John McDonald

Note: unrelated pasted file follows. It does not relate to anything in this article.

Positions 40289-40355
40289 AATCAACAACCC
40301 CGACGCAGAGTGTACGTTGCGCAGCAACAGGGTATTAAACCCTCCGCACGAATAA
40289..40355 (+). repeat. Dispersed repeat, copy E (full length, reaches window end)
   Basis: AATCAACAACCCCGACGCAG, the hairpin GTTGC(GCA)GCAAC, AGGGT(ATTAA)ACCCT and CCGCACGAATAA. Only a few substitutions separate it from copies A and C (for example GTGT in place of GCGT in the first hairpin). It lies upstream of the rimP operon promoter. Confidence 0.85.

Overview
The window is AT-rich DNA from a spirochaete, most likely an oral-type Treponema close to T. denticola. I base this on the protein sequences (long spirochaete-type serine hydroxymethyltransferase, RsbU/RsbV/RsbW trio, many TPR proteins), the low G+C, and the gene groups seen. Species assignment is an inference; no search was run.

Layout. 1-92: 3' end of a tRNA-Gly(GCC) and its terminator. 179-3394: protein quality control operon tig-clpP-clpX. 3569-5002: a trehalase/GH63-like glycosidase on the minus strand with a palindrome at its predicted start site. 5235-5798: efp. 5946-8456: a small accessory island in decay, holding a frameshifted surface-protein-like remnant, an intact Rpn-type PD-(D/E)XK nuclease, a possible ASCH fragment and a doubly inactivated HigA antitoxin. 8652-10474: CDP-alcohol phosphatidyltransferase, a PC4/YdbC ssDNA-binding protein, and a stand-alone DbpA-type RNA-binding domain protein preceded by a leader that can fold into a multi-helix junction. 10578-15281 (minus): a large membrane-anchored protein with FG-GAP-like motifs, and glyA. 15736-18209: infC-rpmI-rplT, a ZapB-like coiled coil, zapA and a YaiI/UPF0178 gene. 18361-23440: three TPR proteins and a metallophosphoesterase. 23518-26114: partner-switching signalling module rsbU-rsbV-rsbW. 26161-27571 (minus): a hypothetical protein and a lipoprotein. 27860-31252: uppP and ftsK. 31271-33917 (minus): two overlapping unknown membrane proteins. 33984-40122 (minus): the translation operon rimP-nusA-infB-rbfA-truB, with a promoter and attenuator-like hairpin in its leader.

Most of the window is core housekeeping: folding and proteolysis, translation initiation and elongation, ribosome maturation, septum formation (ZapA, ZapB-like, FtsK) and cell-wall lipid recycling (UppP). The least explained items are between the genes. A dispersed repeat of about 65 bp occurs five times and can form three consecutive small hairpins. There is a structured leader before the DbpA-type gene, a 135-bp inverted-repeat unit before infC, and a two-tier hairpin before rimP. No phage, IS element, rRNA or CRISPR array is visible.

Nowhere is the complexity of the Code more apparent than in the income tax provisions relating to U.S. ownership of foreign corporations.' In fact, the operation of the tax law in this area has become so incredibly complex that many calculations required by the Code can no longer be performed effectively without the use of sophisticated computer software.4 The cost of complying with these Code provisions has started to affect the competitiveness of the corporations to which they apply.5 In fact, there is a definite possibility that our tax laws in this area have become so complex that tax professionals may simply not be able to render accurate advice to their clients.6 In order to determine why this area of the Code is so complex, the nature of the debate raging over the U.S. system of international taxation must first be understood.